Tuesday, October 14, 2003

What happened in California. 

I am beyond words, or maybe short of them, to explain what happened in California. But I'll try anyway. I'm hoping what happened had much more to do with the power of the personality of Schwarzenegger, but as soon as I say that, I also know I am lying to myself.

Californians, the ones who voted for Schwarzenegger, were no more informed of the origin of the economic problems there, than my neighbor's poodle. Otherwise, they would not have voted for a republican who met with Ken Lay and other enronites to plot to take over the energy market there, through deregulation, and set their inflated prices. This takeover was successfull, at least temporarily, by-the-way, causing shortages of electricity and blackouts and just plain hell.

It was so successful, that Arnold wants to do it again.
Can you think of a single Enron executive who has been prosecuted for his crimes against the people? Not a single one, yet.

This California nightmare was a collision between the power of Arnold's personality, anger and voter helplessness over the economic near-collapse of the country, including the shrinking money resources of California. Top it with voters being ill-informed over causes of shrinking California resources, which has more to do with the policies of President George Bush. Somehow Californians seem to neatly slice Bush out of this equation, laying the blame squarely at the feet of a democratic governor and the democratic legislature. The democratic party would not have been so vulnerable to this charge if there wasn't an element of truth to it. Like Arnold said, "Where's there's smoke, there's fire".

This election is a wake-up call to the Democratic party in California and the nation. More than any other lesson, this is the one that ought to be heeded.
The democratic party is vulnerable if its interests are obviously tied to special interests. Perhaps we are seen by voters as the saviors of the people, as the party of the people, so more is expected of us, while Republicans get away with murder. So be it. Let's be the party of the people, and watch the people come to us in swarms.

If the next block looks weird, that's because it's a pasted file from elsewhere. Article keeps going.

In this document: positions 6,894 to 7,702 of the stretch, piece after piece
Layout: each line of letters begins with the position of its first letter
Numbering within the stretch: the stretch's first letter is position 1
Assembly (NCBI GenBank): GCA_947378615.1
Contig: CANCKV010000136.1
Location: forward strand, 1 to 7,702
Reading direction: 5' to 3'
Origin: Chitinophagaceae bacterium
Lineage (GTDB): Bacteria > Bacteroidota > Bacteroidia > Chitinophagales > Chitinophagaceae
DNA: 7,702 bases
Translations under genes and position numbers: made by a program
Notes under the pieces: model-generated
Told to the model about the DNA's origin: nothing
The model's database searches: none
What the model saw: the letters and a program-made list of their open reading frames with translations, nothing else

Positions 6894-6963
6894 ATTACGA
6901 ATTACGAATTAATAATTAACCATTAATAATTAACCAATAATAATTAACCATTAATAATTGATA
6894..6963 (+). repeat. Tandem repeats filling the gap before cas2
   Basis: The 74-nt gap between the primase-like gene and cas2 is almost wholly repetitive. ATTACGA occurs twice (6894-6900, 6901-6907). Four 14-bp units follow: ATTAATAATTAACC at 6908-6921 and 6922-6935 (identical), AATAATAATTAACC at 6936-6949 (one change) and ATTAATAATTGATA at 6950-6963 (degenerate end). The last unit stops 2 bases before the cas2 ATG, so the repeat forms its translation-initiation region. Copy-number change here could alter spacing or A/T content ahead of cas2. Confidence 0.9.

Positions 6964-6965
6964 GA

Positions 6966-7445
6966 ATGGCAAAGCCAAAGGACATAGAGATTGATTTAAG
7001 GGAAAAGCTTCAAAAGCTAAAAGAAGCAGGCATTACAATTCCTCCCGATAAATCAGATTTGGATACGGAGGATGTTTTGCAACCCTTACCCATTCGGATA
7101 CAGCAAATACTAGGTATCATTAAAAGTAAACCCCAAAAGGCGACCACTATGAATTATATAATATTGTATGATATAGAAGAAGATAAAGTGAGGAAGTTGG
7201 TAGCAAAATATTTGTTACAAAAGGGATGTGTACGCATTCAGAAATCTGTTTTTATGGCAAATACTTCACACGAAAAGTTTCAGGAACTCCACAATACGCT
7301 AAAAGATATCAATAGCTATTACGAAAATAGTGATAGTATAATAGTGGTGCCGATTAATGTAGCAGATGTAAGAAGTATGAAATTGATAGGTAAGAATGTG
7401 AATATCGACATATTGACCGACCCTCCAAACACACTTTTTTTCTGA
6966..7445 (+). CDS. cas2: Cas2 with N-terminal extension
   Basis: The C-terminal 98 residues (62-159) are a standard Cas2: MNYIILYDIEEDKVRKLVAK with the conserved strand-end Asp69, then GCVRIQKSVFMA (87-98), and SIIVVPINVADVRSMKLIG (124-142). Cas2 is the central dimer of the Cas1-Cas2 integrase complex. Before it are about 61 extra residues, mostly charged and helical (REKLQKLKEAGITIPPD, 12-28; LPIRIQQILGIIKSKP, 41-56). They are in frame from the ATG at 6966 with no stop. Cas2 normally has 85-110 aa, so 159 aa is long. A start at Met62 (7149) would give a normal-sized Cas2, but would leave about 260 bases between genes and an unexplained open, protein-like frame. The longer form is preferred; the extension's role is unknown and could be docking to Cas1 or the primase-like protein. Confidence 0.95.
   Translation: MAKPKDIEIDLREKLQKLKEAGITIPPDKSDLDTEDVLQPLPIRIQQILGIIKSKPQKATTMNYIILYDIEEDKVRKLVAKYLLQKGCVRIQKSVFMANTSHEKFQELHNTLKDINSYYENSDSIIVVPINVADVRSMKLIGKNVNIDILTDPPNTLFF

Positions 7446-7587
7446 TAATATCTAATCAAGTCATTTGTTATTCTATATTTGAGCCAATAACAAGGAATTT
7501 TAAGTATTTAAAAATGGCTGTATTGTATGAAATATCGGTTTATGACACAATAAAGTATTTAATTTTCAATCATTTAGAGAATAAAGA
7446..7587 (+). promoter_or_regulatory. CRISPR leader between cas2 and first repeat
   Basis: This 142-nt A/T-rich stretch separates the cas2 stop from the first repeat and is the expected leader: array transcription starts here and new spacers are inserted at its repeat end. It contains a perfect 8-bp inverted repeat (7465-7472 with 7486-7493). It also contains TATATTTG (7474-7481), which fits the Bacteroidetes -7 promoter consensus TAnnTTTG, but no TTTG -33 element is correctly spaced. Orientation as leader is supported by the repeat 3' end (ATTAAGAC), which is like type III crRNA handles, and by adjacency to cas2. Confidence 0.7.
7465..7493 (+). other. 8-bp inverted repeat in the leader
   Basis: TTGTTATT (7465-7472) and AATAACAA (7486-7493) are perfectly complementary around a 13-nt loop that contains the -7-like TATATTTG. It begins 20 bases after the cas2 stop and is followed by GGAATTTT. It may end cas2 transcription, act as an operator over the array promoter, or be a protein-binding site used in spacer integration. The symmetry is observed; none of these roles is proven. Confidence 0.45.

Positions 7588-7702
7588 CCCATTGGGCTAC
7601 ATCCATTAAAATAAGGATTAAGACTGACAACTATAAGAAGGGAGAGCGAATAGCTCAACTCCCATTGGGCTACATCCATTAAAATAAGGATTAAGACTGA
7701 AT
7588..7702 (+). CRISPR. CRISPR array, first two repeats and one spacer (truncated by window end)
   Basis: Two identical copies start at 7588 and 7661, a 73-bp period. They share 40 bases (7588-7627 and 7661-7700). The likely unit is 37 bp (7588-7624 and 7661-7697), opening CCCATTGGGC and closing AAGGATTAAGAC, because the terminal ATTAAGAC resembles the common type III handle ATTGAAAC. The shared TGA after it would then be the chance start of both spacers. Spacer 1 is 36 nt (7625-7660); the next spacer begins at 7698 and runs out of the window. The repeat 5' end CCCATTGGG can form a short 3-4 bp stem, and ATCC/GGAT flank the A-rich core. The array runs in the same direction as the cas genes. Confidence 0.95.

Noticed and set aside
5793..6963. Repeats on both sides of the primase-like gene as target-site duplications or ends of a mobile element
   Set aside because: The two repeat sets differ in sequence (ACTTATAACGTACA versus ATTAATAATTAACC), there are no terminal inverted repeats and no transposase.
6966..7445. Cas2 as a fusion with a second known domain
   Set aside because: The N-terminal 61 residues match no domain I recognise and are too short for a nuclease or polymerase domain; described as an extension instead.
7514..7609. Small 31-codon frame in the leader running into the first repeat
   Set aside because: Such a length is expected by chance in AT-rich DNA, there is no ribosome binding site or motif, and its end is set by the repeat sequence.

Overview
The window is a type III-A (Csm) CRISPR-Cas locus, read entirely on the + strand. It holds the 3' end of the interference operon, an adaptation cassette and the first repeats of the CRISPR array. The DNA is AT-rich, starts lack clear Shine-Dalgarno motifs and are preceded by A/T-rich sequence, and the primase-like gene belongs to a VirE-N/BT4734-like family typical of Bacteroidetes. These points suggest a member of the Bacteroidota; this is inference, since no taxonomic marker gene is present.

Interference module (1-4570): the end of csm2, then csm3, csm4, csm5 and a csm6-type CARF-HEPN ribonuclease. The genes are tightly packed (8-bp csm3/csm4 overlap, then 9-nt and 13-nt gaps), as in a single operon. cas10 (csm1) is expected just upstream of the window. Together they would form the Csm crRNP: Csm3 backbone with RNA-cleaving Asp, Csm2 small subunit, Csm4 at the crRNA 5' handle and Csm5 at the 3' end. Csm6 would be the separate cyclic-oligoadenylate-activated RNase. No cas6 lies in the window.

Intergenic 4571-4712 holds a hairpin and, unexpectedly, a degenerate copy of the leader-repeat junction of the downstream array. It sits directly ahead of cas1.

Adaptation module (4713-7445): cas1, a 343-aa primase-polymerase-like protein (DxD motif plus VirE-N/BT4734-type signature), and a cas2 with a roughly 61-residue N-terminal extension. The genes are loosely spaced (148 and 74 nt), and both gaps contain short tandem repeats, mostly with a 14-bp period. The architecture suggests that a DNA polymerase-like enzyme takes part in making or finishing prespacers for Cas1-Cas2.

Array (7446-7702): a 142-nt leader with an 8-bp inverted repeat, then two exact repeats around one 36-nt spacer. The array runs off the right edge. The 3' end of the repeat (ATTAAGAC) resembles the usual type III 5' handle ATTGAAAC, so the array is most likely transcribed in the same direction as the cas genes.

The Democratic Pary, clean up your house, please. You are all we the people have right now. Americans just aren't ready to vote Green yet.

The Schwarzenegger election might be a trend, but I have this feeling that he will eventually be seen as the George Bush in Schwarzenegger/clothing that he is. As he begins to screw the California economy to help a few of his rich cronies become even richer, the people of California will have a change of heart and realize the quality of the facism they elected. Of course, I'm trying to read the future here, and I have no proof this is going to happen, just a feeling.

Read for yourself Mike Taylor, and what he calls California's Day of the Locust, and goddess help California and the rest of this nation, because there is a brown shirt with a swastika on his sleeve lurking in the shadows:

Yet, I don't want to suggest that this is a simple repeat of anti-immigrant Proposition 187 in the context of a recession and a nationwide crisis of state financing. Arnold Schwarzenegger does add something genuinely novel to the mix. He is not just another actor in politics but an extraordinary lightning rod, both in his movie persona and in real life, for dark, sexualized fantasies about omnipotence.

Pleasure in the humiliation of others -- Schwarzenegger's lifelong compulsion -- is the textbook definition of sadism. It is also the daily ration of right-wing hate radio. As governor he becomes the summation of all smaller sadisms, like those of Roger Hedgecock that in turn manipulate the "reptile within" of millions of outwardly affluent but inwardly tormented commuter-consumers. In their majesty, the predominantly white voters of California's inland empires and gated suburbs have anointed a clinically Hitlerite personality as their personal savior.

The last word about all this should, of course, belong to Nathanael West. In his classic novel The Day of the Locust (1939), he clearly foresaw that fandom was an incipient version of fascism. On the edge of Hollywood's neon plains, he envisioned the unassuageable hungers of California's petty bourgeoisie.

"They were savage and bitter, especially the middle-aged and the old . . . Their boredom becomes more and more terrible. They realize they've been tricked and burn with resentment. .. Nothing can ever be violent enough to make taut their slack minds and bodies."